Honoring defenders of freedom of expression
On April 17, Russian journalist and activist Vladimir Kara-Murza was sentenced to 25 years in prison. His crime? Criticizing the Russian government’s brutal war against Ukraine.
Journalists in Iran, many of them women, have been arrested simply for covering demonstrations involving many parts of Iranian society — from teachers and workers’ unions to lawyers and students.
Recent arrests in Russia and Iran highlight authoritarian regimes’ continuing crackdown on freedom of expression. Freedom of expression has declined globally for 17 consecutive years, according to the Washington-based advocacy group Freedom House’s 2023 Freedom in the World report.
“While free expression does not guarantee democracy, its absence enables authoritarianism,” Freedom House’s Yana Gorokhovskaia said, announcing the report’s release March 9. “But criminal prosecution of journalists, extrajudicial violence, censorship, and laws that limit the independence of media are increasing all over the world.”
The United Nations celebrates World Press Freedom Day May 3 to remind governments to respect freedom of expression, which the U.N. calls “a driver for all other human rights.”
Freedom House will honor Kara-Murza and the women of Iran during a May 9 award ceremony for champions of democracy. Secretary of State Antony Blinken will speak at the event.
Russian authorities arrested Kara-Murza in April 2022, not long after he’d given speeches and interviews in Russia and abroad denouncing the Russian government’s war against Ukraine.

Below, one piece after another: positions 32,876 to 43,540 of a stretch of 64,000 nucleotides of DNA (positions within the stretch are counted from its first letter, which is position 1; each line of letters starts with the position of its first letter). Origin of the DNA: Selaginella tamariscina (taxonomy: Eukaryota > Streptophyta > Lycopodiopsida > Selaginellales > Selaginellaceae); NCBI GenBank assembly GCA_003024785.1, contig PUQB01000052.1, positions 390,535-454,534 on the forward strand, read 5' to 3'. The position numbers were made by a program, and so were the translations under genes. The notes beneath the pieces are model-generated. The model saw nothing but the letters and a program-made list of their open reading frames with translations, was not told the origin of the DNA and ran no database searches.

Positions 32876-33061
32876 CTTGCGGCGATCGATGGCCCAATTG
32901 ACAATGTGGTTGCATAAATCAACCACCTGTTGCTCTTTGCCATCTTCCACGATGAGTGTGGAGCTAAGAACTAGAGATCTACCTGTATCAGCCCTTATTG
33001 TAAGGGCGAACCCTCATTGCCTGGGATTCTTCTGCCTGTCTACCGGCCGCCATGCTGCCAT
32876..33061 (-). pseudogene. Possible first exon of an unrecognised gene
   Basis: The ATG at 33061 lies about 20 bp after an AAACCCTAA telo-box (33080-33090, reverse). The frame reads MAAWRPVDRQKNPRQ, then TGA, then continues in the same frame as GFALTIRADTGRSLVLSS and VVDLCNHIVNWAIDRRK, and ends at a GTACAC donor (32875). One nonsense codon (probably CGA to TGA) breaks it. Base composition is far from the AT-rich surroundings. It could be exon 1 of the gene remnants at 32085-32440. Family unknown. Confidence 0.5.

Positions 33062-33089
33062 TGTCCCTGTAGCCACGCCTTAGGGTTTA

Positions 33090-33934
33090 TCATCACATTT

“The Kremlin’s preposterous charges against Vladimir Kara-Murza — ‘disseminating false information’ about the brutal war in Ukraine — is yet another cynical attempt to silence those who speak the truth,” Blinken said, calling for Kara-Murza’s release in April 2022.
Blinken has praised the courage of the people of Iran, who launched widespread protests in September 2022 after the death of 22-year-old Mahsa Jina Amini in police custody. Amini had been arrested for allegedly not adhering to mandatory veiling laws.
We have sanctioned Iran’s گشت_ارشاد# Morality Police, the entity responsible for the arrest and death of #Mahsa_Amini, and designated seven other Iranian security officials responsible for suppressing non-violent protests.
— Secretary Antony Blinken (@SecBlinken) September 22, 2022
Niloofar Hamedi and fellow journalist Elaheh Mohammadi, two of the journalists who first reported Amini’s death, were later arrested in the government’s crackdown on demonstrations. “Security forces have deliberately gone after women journalists and jailed them at a rapidly increasing rate,” Britt Gronemeyer of the Washington-based Atlantic Council said in an April op-ed.
Since the Iranian regime began its brutal crackdown on protests in September of last year, the United States has sanctioned numerous government officials responsible for human rights violations. The sanctions have been imposed in close coordination with partners including the United Kingdom, Canada, the European Union and Australia.
In its Freedom in the World report, issued annually since 1973, Freedom House says the desire for freedom is universal and people will continue to challenge authoritarian regimes.
“Recent events in Iran are another reminder that millions of people are willing to call for democracy and defend their rights even at great personal risk,” the 2023 report says.